Austrian Grand Prix classic: Seppi's day of days

In a sense, Zeltweg 1971 was a seminal event. Not for the superb flag to flag victory achieved by Jo Siffert that day, but rather for the fact that the race marked the F1 debut of two young Austrian drivers who still figure prominently in today's Formula 1 paddock.


Austria first appeared on the Grand Prix calendar in August 1964 when a race was organised at a local airport just outside the city of Zeltweg in Southern Austria. The short and rather monotonous layout rewarded Lorenzo Bandini with his only F1 win. The event saw its second edition six years later  in 1970 when the venue was transferred nearby to the sweeping fast and undulating curves of the Osterreichring.

In 1971, the world championship seemed all but settled when Jackie Stewart arrived in Austria on the back of three successive wins for Tyrrell, and with more points than those of the next three drivers in the standings combined. There was some shuffling amongst the drivers' ranks, notably at BRM where Peter Gethin replaced Pedro Rodriguez, who had been killed in a sportscar race a few weeks earlier at the Norisring. In addition to Jo Siffert, Howden Ganley and Gethin, a fourth BRM was rented out to 28-year old Austrian driver Helmut Marko, winner of the Le Mans 24 Hour race earlier in the season and a qualified doctor of law. Finally, the March team also made room for a local debutant, renting a 711 to a 22-year old Formula 2 driver named Niki Lauda.

BRM's saddened moral in the aftermath of the tragic loss of the great Rodriguez was soothed somewhat when an impressive Jo Siffert secured his first pole position since the Mexican Grand Prix in 1968, the Swiss driver upsetting runner-up Jackie Stewart and his ever-improving team-mate François Cevert. Rookies Marko and Lauda lined up 17th and 21st respectively on the 22-car grid.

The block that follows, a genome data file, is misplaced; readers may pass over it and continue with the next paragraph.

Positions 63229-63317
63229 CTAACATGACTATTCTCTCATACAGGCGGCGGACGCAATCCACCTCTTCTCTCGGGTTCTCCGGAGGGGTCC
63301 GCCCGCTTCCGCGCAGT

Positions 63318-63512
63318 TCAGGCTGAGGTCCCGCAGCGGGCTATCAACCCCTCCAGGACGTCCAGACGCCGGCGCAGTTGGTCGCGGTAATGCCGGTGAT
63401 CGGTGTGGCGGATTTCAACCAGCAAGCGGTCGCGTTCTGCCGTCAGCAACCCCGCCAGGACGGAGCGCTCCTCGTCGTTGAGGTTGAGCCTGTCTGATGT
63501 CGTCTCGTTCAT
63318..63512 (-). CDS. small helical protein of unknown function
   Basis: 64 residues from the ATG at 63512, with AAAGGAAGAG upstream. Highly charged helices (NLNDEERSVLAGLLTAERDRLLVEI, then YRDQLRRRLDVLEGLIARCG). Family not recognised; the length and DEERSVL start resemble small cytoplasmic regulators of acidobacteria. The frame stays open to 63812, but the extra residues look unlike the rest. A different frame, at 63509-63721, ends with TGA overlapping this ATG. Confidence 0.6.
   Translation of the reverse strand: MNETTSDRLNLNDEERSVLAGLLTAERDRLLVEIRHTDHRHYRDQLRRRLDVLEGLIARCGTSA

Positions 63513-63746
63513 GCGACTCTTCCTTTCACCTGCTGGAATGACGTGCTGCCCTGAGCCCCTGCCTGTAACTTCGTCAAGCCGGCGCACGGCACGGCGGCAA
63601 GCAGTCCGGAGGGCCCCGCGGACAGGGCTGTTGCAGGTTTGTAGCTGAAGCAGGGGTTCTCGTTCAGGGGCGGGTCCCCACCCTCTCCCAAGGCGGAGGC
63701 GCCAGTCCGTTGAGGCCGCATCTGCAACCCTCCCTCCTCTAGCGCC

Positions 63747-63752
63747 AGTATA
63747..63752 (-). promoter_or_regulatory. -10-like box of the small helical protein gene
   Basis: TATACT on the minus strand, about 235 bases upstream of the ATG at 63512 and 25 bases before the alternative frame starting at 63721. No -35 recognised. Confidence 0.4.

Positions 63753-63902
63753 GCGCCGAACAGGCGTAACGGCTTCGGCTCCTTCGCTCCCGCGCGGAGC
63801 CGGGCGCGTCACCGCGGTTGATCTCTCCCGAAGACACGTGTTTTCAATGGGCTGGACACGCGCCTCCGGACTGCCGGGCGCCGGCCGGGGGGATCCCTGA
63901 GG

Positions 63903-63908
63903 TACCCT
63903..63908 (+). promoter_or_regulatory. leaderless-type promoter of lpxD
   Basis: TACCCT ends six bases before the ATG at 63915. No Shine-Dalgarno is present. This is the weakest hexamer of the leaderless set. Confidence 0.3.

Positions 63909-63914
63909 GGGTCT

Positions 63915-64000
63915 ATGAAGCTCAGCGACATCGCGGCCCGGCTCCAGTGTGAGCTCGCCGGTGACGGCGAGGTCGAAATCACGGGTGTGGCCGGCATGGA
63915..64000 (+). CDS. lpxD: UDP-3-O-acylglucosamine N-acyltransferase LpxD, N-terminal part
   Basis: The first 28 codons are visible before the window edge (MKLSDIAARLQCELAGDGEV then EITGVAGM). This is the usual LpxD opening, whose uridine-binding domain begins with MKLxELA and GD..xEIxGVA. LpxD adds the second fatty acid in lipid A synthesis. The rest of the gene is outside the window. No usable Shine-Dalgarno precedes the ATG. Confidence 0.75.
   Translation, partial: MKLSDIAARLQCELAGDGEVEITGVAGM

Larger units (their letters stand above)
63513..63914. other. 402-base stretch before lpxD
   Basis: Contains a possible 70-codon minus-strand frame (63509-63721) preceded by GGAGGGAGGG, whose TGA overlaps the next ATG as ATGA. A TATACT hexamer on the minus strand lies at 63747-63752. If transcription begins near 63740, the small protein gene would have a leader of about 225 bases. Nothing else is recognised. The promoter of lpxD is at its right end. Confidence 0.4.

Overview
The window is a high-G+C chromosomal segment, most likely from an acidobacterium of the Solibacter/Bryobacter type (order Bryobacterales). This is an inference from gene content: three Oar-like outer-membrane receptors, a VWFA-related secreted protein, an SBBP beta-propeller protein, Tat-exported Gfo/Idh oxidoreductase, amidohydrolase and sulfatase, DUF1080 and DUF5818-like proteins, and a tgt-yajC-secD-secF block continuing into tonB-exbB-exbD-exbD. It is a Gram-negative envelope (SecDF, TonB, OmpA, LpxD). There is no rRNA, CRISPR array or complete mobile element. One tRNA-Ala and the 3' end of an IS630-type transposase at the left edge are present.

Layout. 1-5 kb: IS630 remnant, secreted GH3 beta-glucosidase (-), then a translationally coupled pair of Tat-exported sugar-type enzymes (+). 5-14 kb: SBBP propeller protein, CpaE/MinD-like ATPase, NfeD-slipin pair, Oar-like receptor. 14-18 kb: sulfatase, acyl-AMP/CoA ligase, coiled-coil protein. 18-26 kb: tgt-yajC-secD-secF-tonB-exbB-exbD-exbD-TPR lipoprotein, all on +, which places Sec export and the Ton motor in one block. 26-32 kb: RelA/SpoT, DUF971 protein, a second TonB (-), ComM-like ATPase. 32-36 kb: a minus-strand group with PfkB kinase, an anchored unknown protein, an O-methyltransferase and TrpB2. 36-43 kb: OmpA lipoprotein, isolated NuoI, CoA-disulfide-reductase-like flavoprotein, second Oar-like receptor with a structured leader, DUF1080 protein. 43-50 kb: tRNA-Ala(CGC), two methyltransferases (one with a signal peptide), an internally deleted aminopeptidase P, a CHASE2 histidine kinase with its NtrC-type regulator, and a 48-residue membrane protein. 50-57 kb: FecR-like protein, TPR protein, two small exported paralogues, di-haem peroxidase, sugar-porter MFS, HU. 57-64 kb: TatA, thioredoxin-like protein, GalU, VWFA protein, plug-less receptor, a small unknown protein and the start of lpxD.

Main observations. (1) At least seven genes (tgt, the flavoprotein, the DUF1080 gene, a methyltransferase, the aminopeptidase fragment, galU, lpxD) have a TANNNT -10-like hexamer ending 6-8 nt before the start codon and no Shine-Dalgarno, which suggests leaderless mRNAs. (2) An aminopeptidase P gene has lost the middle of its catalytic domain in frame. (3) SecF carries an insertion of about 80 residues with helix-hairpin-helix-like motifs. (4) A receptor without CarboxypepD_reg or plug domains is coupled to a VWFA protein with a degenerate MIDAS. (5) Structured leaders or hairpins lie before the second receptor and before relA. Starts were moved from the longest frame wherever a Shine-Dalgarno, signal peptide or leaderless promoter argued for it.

The beautiful BRM P160 was particularly well suited to the Austrian toboggan

Like the day before, Sunday dawned dry and hot as 130.000 fans converged on the pastoral Osterreichring environment. When the flag dropped, Siffert took immediate control, leading from Stewart, Clay Regazzoni, Cevert and Jacky Ickx. The beautiful BRM P160 was particularly well suited to the Austrian toboggan, its powerful 12 cylinder engine providing exactly the right grunt and mightiness to complement Siffert's natural talent and fighting spirit.

As the race progressed, Seppi edged away, leaving the Tyrrell pair well behind. Stewart, who had waved Cevert through into second place, eventually ended in a sand trap as a result of a broken halfshaft on lap 36 out of 54. But it got even worse for Tyrrell when Cevert's own charge came to an end a few laps later when his engine failed. Up front it was cool sailing for Siffert until a slow puncture threatened to ruin the BRM's hegemonic dominance ten laps from the finish, but the Swiss kept his cool and skillfully nursed his car to the chequered flag, concluding a peerless drive.


It was Siffert's second career-win in Formula One and one which went a long way towards helping BRM emerge from the dark. Unfortunately, the respite was short-lived for the British team. A few weeks after the official end of the 1971 season, Siffert was killed in the non-championship Victory Race at Brands Hatch, the scene of Seppi's maiden F1 triumph with Rob Walker's immaculate dark blue Lotus 49.

For most of his career Jo Siffert was regarded primarily as a sports car driver. He was seen as good in an Fl car, and outstanding in a Porsche, for whom he won a great many races as he spearheaded the Stuttgart firm's efforts with the mighty 917. Fearsomely quick and as brave as they come, Siffert was a colourful and friendly character from an era gone by.

As for Niki Lauda and Helmut Marko, both men's debut may have been inauspicious in Austria in 1971 but destiny would award resounding success in F1 to the former and a hand in the making of great champions to the latter. But that's an F1i campfire story for another time...


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